In fact, patient centered approach now occupies centre-stage in the latest diabetes management guidelines.  Other aspects of endocrine care, are however, seem not to have felt the effect of patient-centered strategies in their practice. 
PCP has been defined in various manners. Doctors are expected by parents to exhibit competence, respect, honesty, and have the ability to communicate with them. It should provide patients with sufficient autonomy, treat the patients and public as partners, and be focused on values and standards agreed to by the public and the medical profession. The concept of PCP should be integrated in medical education, and be guaranteed through licensing, certification, and awarding employment contracts. 
The attributes of good diabetic care, or rather, good endocrine care, are captured in the acronym "CARES" [Box 1], which can be used to describe the features of PCP.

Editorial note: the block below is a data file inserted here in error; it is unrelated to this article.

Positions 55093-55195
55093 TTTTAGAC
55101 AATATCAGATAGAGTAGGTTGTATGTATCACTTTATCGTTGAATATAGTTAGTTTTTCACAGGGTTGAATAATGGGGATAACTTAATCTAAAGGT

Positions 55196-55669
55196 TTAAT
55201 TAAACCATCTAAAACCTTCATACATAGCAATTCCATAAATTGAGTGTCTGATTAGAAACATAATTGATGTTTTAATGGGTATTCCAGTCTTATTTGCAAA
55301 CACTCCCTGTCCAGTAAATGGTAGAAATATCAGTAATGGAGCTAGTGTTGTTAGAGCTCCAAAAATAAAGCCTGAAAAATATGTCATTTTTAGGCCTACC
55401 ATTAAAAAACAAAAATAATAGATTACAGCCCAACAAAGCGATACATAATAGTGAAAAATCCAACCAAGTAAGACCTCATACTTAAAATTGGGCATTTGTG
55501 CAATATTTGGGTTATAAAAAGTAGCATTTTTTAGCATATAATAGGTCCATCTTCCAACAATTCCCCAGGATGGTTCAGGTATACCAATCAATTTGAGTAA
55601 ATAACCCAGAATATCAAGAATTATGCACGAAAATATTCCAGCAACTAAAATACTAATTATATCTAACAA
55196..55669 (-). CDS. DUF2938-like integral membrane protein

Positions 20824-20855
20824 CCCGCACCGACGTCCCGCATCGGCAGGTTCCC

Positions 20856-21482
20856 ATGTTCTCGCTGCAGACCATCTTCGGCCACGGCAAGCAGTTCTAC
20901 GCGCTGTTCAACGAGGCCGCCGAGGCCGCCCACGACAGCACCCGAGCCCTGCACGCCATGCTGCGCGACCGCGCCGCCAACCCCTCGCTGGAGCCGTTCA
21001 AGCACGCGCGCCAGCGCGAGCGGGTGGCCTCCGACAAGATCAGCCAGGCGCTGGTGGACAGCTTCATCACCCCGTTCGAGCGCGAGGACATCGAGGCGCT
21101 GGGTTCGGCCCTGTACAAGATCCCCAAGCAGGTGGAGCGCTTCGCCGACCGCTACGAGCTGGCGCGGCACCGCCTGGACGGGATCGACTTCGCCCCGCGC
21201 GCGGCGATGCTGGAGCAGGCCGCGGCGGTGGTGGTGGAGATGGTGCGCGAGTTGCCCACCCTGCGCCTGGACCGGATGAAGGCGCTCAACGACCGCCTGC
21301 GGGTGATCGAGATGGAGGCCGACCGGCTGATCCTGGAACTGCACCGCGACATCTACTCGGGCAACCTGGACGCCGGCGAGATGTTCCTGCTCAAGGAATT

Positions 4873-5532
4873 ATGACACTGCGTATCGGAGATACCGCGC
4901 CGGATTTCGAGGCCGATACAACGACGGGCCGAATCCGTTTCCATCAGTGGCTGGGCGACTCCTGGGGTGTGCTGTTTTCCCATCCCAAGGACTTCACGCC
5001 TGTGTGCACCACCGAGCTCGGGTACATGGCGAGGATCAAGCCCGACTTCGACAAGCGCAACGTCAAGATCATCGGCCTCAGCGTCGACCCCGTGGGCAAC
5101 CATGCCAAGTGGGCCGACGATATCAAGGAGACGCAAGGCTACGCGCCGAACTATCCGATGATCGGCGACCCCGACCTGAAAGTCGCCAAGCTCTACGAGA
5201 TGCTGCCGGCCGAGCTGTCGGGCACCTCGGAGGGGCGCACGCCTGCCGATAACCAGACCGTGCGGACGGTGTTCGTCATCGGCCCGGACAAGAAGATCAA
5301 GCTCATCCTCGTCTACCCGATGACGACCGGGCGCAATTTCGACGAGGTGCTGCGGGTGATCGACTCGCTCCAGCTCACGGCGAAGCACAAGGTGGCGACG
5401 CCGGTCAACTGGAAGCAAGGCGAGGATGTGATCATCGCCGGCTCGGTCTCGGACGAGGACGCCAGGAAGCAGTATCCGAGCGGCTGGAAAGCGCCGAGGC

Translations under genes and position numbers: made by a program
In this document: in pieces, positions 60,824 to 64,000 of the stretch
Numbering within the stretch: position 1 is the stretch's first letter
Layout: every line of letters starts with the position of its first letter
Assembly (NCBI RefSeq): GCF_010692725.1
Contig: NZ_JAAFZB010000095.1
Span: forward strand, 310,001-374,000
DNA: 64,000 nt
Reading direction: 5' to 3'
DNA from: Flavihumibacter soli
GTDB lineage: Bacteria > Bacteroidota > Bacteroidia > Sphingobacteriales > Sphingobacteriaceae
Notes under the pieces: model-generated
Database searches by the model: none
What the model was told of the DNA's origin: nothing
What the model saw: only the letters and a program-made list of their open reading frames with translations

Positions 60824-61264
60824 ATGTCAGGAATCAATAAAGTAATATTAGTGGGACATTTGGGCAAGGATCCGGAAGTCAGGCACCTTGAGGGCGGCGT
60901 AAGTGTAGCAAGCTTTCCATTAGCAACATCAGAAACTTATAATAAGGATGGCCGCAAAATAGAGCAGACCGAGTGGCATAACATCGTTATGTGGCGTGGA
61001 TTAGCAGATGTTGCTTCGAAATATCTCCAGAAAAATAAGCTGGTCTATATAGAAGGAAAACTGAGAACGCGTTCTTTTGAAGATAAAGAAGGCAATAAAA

The term PCP also encompasses the concept of shared discussion making (SDM). How does an endocrinologist decide whether SDM is appropriate or not? And how does one ensure that the patient is an equal, and avid participant in the decision-making process? The key to this is patient empowerment.  The patient empowerment has been defined in various ways. An earlier editorial in this journal discusses ways in which endocrine patients can be empowered to improve therapeutic outcomes. 
SDM is acceptable insofar as it does not lead to a potentially life threatening or organ destabilizing situation. For example, for a patient with diabetic ketoacidosis to insist on oral anti-diabetic drug (OAD) cannot be accepted under the disguise of SDM. Similarly, if a surgical procedure is absolutely indicated for diabetic foot, it has to be performed at all cost. On the other hand, a patient with so-called secondary OAD failure, and no immediate complications may decide to choose triple oral therapy over insulin. The examples sited above underscores the acceptance of patient-centric approach on the part of endocrinologist in diabetes care. At the same time, they bring to light the almost near-total lack of such a professional approach in other sub-specialties of endocrinology. The following examples are food for thought, and of course, stimulus for introspection.